LONDON — Hundreds of thousands of people lined the streets of London on Saturday to witness the coronation of Britain’s King Charles III in a ceremony of pageantry and tradition watched by millions around the world on television and online.
Ninety heads of state, including kings and queens from around the world, attended the ceremony at Westminster Abbey. Some 203 countries were represented in the congregation, according to Buckingham Palace.
Charles, now 74 years old, became heir to the British throne in 1952 at the age of just three, when his mother Queen Elizabeth II ascended the throne and was the longest-serving British heir-apparent. Charles officially became king upon her death on September 8 last year.
Charles’ coronation marks a new chapter for an ancient institution.
King Charles III and Queen Consort Camilla were taken by horse-drawn carriage from Buckingham Palace to Westminster Abbey on Saturday morning.
Despite occasionally heavy rain, hundreds of thousands of people lined the route of the procession along The Mall and through Whitehall, past the Houses of Parliament, just as they had done eight months ago for the funeral of Queen Elizabeth II.
A small number of protesters briefly drowned out the cheers. Police made several arrests, including members of the anti-monarchy group Republic, and the environmental protest group Just Stop Oil. There was no disruption to the procession.
Inside Westminster Abbey, the congregation of 2,200 people included members of the royal family, foreign kings and queens, presidents and prime ministers, alongside members of the public invited by the king for their charity work. It was a fraction of the 8,000-strong congregation that witnessed Queen Elizabeth’s coronation in 1953, reflecting Charles’ desire for what the palace terms a “slimmed-down” monarchy.
Prince Harry, Charles’ youngest son, attended the ceremony alone amid continued strained relations following allegations of racism against his wife Meghan Markle and their son, Prince Archie, which the royal family denies.
However, this was a day not for family drama — but for uniquely British pomp and pageantry deeply imbued with Christian faith. Some of the coronation rituals remain unchanged for more than 1,000 years. The first British monarch to be crowned at Westminster Abbey was William the Conqueror in 1066.
Placing his hand on the Bible, Charles proclaimed his allegiance to God: “In His name, and after His example, I come not to be served, but to serve,” he said.
Justin Welby, the Archbishop of Canterbury, led the service. He asked of King Charles: “The coronation oath has stood for centuries and is enshrined in law. Are you willing to take the oath?”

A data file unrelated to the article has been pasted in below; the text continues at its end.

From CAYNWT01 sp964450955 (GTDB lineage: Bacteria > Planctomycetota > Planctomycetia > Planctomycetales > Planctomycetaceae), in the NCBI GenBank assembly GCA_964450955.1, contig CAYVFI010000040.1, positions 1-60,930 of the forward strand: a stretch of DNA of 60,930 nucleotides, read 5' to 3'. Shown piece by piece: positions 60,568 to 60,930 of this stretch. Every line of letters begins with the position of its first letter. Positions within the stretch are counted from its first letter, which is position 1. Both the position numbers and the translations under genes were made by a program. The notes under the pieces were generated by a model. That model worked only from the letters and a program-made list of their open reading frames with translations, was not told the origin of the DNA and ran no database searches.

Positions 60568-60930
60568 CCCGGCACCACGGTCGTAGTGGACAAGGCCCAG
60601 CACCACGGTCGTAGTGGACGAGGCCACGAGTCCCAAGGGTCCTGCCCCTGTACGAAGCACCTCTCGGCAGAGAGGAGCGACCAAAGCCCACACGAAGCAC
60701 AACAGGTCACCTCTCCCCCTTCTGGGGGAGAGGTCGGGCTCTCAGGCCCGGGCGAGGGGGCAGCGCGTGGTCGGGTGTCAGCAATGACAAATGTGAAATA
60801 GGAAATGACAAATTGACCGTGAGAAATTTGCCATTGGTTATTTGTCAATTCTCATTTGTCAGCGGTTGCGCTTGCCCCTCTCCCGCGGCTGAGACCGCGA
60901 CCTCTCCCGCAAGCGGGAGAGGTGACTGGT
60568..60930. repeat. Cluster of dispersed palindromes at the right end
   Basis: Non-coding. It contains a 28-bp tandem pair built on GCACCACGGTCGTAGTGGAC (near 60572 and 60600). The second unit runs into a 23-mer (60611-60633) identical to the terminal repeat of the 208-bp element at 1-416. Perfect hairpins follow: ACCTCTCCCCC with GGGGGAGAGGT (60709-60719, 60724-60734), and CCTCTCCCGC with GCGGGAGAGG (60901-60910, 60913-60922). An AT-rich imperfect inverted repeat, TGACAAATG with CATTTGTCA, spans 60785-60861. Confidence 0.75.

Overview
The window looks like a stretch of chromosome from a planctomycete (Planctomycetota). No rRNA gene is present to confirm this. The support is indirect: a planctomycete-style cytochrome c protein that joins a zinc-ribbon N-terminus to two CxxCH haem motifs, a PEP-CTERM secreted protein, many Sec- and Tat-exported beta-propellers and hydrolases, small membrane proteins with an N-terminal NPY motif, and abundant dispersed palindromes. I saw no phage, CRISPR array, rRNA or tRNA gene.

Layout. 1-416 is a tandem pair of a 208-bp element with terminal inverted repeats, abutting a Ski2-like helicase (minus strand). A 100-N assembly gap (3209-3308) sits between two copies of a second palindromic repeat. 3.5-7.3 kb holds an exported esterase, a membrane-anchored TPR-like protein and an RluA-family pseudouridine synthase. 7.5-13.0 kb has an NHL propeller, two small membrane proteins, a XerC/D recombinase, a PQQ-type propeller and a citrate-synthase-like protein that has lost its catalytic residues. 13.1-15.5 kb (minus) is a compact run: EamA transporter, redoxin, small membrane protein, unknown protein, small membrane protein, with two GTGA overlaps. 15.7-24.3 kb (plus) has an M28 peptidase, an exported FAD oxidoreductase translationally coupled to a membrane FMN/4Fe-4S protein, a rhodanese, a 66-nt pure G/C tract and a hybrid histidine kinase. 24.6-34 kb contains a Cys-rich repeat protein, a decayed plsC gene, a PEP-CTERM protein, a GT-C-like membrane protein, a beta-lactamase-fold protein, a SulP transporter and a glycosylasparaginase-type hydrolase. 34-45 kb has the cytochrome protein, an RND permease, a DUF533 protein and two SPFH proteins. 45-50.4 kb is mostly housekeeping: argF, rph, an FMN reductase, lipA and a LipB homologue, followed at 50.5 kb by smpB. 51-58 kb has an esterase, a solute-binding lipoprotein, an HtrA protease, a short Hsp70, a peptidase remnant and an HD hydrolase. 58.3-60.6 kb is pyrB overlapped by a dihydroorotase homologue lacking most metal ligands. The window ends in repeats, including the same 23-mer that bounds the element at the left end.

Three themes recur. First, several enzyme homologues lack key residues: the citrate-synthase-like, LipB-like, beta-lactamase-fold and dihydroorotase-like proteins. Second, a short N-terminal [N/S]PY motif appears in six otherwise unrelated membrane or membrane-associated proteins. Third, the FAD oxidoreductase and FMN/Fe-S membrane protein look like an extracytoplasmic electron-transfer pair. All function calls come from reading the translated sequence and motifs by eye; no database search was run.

“I am willing,” the king replied.
For the first time, female bishops took part in the service, alongside leaders of other faiths.
In a touching moment, Charles’ son Prince William pledged his allegiance to the king, with the words: “I, William, Prince of Wales, pledge my loyalty to you and faith and truth I will bear unto you as your liege man of life and limb. So help me God.” He then kissed his father on the cheek.
Archbishop Welby then invited all those watching the service, within the abbey and on television, to pledge their allegiance to the king.
As the crown was placed upon Charles’ head, trumpets sounded throughout the abbey. Across Britain, gun salutes marked the moment — a profound moment in the history of the nation.
The archbishop then placed a crown on the head of Charles’ wife, Queen Consort Camilla.
For those watching on giant screens in the streets and parks of central London, it was an experience to cherish.
“A moment once in the life, you know. It’s magical, it’s such an incredible event,” said Aurelien, a visitor from France, who did not give his surname.
Peggy Jane Lavery, a retired teacher from the United States, recalled the last coronation in 1953.
“I’m excited that I can be a part of a coronation. When I was a young girl, I was able to watch Queen Elizabeth [II] on television in Hartford, Connecticut, at a friend’s house because we had no TV. So, I’m thrilled to be here to see the coronation in person,” she told Reuters.
At the end of the two-hour service, King Charles and Queen Camilla returned to Buckingham Palace in the gold state coach, which was built in 1762 and has been used in every coronation since 1831.
A huge entourage of military personnel followed, escorting another horse-drawn coach carrying William and Catherine, the Prince and Princess of Wales, and their three children.
Above a sea of British flags, the royal family gathered on the balcony of the palace to greet an adoring crowd. A flypast including helicopters from the Royal Air Force and the Red Arrows.
The new king and queen face undoubted challenges as they try to build on the deep legacy of Elizabeth II. They must try to keep the monarchy relevant to modern British society with an increasingly skeptical younger generation.
Charles has spoken of the need to investigate the monarchy’s role in Britain’s often brutal colonial past, and its link to the transatlantic slave trade. He must try to modernize an institution that is being strained by very public family feuds.
The king has voiced determination to take on those challenges: to lead an evolving monarchy that remains steeped in colorful tradition.